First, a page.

Central A/C Running for Long periods of time


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Old 06-07-14, 04:41 PM
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Central A/C Running for Long periods of time

We just moved into a house last summer. When our Air Conditioner comes on it seems to run for about an hour at a time. Does this seem right? It's 82 Degrees outside and I have the thermostat set to 75. It also seems like the temperature drops very slowly (about a degree an hour). Could this be a problem with the thermostat? It's a Hunter, which I haven't heard great things about. Our thermostat is downstairs. We have a baby monitor upstairs that shows the temperature and it says the bedroom it's in is at 69 degrees. I just don't know if it's a problem with the actual A/C or the thermostat. The air coming out of the vents seems cold.
 
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Old 06-07-14, 06:56 PM
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You said the air coming out the vents is cold, how cold ? how many degrees lower than the room temperature at that time ? A degree per hour is a little slow. Upstair 69F is not right , should be 75F or higher.
 
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Old 06-07-14, 07:18 PM
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What would be the best way to measure the temperature of the air coming out?
 
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Old 06-08-14, 07:19 AM
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Take a thermometer hold 1 inch in front of the vent.
 
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Old 06-08-14, 09:26 AM
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Sounds like a air balancing problem. Too much air going upstairs, try to find the balancing dampers.
 
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Old 06-08-14, 02:30 PM
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Thermostat set to 74 and I measured the temp out of the vent at 58.
 
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Old 06-08-14, 03:05 PM
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58 is a good temp. AC working properly.
 
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Old 06-08-14, 03:24 PM
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As mentioned, the AC is fine. you should try to direct more cold air to downstair. Use damper if you have them, if not, you can close half of the registers upstair, and see if that help.
 
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Old 06-09-14, 05:06 AM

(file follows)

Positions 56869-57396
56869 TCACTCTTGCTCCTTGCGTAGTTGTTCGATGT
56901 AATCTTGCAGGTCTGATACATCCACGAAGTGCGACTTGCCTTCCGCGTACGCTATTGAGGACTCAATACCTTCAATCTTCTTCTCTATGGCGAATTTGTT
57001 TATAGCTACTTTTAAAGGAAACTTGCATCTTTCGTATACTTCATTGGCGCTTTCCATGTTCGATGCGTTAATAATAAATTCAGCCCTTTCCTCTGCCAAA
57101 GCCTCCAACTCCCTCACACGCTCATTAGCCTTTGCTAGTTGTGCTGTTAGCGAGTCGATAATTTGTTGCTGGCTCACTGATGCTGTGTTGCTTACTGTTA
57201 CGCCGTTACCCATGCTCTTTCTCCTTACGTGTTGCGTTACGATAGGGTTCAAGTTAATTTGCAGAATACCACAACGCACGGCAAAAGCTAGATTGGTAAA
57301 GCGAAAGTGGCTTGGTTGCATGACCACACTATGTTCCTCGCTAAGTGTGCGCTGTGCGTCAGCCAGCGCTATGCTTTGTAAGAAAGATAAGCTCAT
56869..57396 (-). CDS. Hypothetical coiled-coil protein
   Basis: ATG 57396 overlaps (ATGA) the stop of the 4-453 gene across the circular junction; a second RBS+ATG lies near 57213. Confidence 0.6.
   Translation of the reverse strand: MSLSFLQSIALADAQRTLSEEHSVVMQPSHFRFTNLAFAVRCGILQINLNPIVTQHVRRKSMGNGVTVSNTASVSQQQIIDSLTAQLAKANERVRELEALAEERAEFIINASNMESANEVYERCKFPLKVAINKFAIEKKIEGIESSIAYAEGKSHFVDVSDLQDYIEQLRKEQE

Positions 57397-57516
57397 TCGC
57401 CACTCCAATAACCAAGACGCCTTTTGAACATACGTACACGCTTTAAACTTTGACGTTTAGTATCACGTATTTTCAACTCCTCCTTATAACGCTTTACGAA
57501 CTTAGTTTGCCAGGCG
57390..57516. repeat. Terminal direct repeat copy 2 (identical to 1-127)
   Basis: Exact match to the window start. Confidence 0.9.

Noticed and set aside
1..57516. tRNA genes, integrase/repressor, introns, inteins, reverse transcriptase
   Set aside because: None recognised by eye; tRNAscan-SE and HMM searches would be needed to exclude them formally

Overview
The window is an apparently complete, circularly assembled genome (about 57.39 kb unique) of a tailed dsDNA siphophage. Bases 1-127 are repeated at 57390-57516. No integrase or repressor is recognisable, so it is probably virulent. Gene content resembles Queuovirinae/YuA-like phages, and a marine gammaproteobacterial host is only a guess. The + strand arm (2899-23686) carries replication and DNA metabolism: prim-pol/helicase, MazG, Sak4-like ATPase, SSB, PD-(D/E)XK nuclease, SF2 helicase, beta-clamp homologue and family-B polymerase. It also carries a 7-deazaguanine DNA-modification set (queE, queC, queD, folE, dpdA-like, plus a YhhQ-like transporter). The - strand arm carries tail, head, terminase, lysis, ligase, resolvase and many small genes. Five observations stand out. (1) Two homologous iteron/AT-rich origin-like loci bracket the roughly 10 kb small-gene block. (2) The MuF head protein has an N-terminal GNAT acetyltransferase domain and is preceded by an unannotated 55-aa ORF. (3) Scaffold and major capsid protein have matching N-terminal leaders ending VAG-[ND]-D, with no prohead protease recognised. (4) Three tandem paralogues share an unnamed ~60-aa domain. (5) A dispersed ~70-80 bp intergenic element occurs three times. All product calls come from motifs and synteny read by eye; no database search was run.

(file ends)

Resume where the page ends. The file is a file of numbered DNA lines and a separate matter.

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Thanks for the suggestions. Another bit of info is that my thermostat is in a very open area of my house (the kitchen, dining room, living room, steps and foyer are all in one open area). Could this be why it seems to take a while to cool down? At the bottom of the steps is the door to the basement (finished but not air conditioned) that I keep cracked but not completely shut.

Also, I notice my thermostat has some SPAN setting (Fast, Medium or Slow) that I'm not exactly sure what it controls, but I believe it has something to do with how often the unit turns on?
 
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Old 06-09-14, 07:46 AM
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Unless the T-stat is near the basement door and hot air is drawn from basement, otherwsie, t-stat is an open area is fine. But that door needs to be closed. SPAN setting allow T-stat turn on or off when temp is 1, 2, or 3 degrees different from the set temperature. but the SPAN should not cause your upstair 69 while downstair is 74. Also, Is the baby monitor thermometer accurate ?
 
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Old 06-09-14, 08:24 AM
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It was accurate last time I checked it. I wasn't so much concerned with the temperature difference as the A/C running for (what I would think) are longs periods of time and taking a while to cool down. I only mentioned it to see if it was a symptom of the problem being with the t-stat.
 
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Old 06-09-14, 08:44 AM
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It would appear that your A/C system has some problems that you can help us troubleshoot.

This is NOT DIY > fixing anything yourself; this is merely a safe easy way to check your A/Cs nominal performance, if it is not performing near to the nominal specs you call an HVAC Contractor to FIND & FIX the problems.

There are too high a percentage of systems that are NOT performing to near their Rated nominal capacities that need addressing by a good licensed technician.

If you want to do some safe easy ways to check your A/Cs performance, you should get a 'digital air probe thermometer' that registers in tenths degrees and a low cost percent relative humidity gauge to check the indoor humidity level.

If you have an air conditioner that was manufactured between 1992 and 2005 it is a 10 or 12 SEER, R-22 refrigerant unit.